After more than a decade in the industry, Rose knows no other way to work apart from this process. “[It’s] part of who I am and part of being a creative person.” The only change to her way of working has been an increased certainty in herself and her method. “I’ve never really worked for anyone before, I’ve only really worked for myself, so I always felt like I was doing it wrong,” Rose explains of the early days. “Now, who gives a shit? This is how I do it and it’s worked so far.”Martine Rose has had the time to mature, grow and develop, something that she sees as important. The designer’s critical admiration came later in her career, following a period when, as Rose explains, “no one knew who I was, and no one was listening to what I had to say.” With hindsight, though, Rose sees that time as important to her development as a designer. “It took a long fucking time and I’m really happy that I stuck at it and I’m really happy with where we’re at now,” says Rose. “I’m glad that it took me so long because it meant that I made loads of mistakes under-the-radar. It allowed me to really grow and silently, quietly to figure out who I was.”
Like previous shows, Spring/Summer 2019 also saw Martine Rose choose an unconventional location that tied in with the collection’s themes. For this show, Rose took over a residential street in North West London, with an atmosphere that felt more like a street party than a runway show. “Over the years, I’ve got to know them very well,” explains Rose of the local community, “it’s not every street in London that’s like this; it needed to have a particular community spirit, it needed to have particular relationship.” The community was also involved in the show, as local residents sat amongst the invitees and children watched the proceedings through open windows. As one of the street’s residents was overheard saying, “you don’t know what to expect but it’s a bit different.”Rose also chose this street in Camden because of the local area’s reputation. “Some tragic things have happened in Camden recently,” she adds, “I wanted to celebrate it, to give another reason to talk about Camden rather than the bad stuff.” This ties in with the collection’s wider theme. Set against the backdrop of an uncertain time for London — with both stabbings and far-right rallies occuring on the weekend of Fashion Week — this collection was described as a “love letter” to the city, a celebration of the inclusive and diverse London that Rose grew up in and still calls home.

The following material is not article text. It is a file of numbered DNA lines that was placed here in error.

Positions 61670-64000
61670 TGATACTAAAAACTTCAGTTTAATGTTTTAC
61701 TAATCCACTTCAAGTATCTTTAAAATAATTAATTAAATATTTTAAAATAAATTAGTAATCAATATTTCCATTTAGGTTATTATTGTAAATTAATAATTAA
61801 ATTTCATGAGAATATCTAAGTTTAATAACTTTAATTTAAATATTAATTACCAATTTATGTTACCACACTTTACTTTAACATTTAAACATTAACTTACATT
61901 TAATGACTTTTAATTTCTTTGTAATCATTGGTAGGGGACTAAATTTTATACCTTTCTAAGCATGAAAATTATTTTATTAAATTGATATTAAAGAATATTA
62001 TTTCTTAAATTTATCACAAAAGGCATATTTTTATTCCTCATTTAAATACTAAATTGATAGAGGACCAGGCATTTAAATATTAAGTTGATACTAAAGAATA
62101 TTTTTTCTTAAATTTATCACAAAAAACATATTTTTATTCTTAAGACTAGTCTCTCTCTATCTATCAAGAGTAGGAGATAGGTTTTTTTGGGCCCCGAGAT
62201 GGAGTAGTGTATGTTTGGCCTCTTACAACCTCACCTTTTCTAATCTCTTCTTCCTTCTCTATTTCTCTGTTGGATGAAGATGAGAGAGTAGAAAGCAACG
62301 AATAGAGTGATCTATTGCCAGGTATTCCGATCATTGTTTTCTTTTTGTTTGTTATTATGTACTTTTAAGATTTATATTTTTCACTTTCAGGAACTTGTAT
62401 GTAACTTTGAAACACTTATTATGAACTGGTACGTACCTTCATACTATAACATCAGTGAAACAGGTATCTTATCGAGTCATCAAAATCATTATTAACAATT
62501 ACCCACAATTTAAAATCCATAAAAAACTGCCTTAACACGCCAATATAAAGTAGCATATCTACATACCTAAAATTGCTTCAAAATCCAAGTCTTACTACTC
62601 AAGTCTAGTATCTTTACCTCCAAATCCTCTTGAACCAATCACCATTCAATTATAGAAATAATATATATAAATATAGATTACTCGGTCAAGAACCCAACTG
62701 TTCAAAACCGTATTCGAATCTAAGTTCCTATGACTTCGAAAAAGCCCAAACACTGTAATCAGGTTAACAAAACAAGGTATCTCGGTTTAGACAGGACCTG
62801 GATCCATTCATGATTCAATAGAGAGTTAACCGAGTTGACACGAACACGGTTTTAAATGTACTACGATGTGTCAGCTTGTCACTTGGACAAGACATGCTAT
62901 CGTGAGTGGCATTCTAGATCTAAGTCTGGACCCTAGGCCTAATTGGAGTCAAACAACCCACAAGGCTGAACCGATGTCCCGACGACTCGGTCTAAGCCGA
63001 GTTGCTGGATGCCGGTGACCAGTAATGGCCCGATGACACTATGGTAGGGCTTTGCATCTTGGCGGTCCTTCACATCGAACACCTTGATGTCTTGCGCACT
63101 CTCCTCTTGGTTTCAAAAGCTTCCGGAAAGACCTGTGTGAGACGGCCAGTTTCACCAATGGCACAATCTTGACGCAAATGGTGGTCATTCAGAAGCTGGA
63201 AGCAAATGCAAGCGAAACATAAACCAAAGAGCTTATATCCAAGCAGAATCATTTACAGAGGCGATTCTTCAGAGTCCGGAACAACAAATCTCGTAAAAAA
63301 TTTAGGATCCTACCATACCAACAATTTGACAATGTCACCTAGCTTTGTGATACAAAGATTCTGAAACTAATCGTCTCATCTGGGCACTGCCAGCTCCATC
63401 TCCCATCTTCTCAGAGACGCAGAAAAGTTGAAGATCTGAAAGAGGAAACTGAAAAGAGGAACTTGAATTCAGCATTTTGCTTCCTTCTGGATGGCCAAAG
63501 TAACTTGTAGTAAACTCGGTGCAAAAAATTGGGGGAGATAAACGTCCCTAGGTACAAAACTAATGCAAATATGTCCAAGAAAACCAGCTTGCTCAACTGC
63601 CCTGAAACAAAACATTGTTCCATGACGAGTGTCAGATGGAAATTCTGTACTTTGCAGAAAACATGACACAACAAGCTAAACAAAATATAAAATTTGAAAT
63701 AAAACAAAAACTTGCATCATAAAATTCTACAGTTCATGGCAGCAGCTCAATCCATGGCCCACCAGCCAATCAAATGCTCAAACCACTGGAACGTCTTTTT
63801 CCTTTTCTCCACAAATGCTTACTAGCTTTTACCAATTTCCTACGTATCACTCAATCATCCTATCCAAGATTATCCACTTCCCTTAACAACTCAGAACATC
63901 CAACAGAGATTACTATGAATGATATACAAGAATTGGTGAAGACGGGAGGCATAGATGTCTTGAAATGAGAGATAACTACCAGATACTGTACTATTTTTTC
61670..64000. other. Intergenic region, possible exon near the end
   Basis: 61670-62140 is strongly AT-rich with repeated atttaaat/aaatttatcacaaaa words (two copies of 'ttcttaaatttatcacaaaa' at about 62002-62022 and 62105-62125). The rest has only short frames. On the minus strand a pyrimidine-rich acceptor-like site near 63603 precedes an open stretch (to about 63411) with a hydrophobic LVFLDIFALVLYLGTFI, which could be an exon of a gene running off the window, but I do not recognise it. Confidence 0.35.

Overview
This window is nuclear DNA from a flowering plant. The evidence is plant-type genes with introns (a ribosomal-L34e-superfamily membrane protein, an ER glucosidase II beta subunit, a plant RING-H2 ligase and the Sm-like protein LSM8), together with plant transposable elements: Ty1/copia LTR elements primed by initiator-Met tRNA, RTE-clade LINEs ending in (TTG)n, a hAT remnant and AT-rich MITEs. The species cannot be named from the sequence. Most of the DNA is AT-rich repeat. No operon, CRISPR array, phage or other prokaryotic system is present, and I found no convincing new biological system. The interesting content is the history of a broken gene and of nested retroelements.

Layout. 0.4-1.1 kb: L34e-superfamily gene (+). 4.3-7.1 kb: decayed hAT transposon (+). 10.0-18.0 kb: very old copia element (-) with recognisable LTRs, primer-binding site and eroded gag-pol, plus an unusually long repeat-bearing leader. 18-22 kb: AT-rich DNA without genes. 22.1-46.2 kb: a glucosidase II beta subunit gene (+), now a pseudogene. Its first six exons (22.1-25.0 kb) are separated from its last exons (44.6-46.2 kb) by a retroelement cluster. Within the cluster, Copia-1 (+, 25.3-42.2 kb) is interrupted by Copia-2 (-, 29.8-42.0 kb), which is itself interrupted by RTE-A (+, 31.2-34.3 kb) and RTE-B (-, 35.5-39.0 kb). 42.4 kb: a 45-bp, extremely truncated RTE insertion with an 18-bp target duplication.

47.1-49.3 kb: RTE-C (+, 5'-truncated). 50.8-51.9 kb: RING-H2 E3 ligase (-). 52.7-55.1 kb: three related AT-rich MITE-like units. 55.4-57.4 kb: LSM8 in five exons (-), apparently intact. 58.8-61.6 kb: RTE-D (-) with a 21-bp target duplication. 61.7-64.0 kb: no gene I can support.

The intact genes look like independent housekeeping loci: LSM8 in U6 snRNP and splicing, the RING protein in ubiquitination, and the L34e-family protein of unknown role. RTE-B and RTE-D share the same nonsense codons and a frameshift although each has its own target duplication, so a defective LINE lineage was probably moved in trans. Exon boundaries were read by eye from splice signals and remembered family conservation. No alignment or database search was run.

“It’s really important to me that there is feeling to the collection; that it’s not soulless, that you can feel something beyond product.”
To celebrate London, Rose looked to a consistent source of inspiration: music. “Music and clothes have always unified people, brought them together,” Rose explains. The musical references throughout the collection included archive rave flyers — a nod to Fall/Winter 2014 — drum and bass-influenced knitwear, punk-inspired animal prints and, in the form of distorted loafers, an homage to UK Garage. “It’s all of these things that are very particularly London that I wanted to get in there,” Rose explains, “it’s not just the dance scene, it’s the punk scene, the reggae scene. All of these sorts of fusion that have come together and made something fantastic.”
As the sun began to set over London — and an underwhelming London Fashion Week: Men’s — Rose’s show made it clear why she stands above the crowd. The collection mixed signature touches from the designer, such as an off-piste location, music influence and a skewed take on classic pieces, in order to present a quietly political message. Between the staging and the clothes, Rose presented a celebration of inclusivity and community. “It was the perfect way to express my personal love for London,” Rose concludes, “and I know that we can pull together.”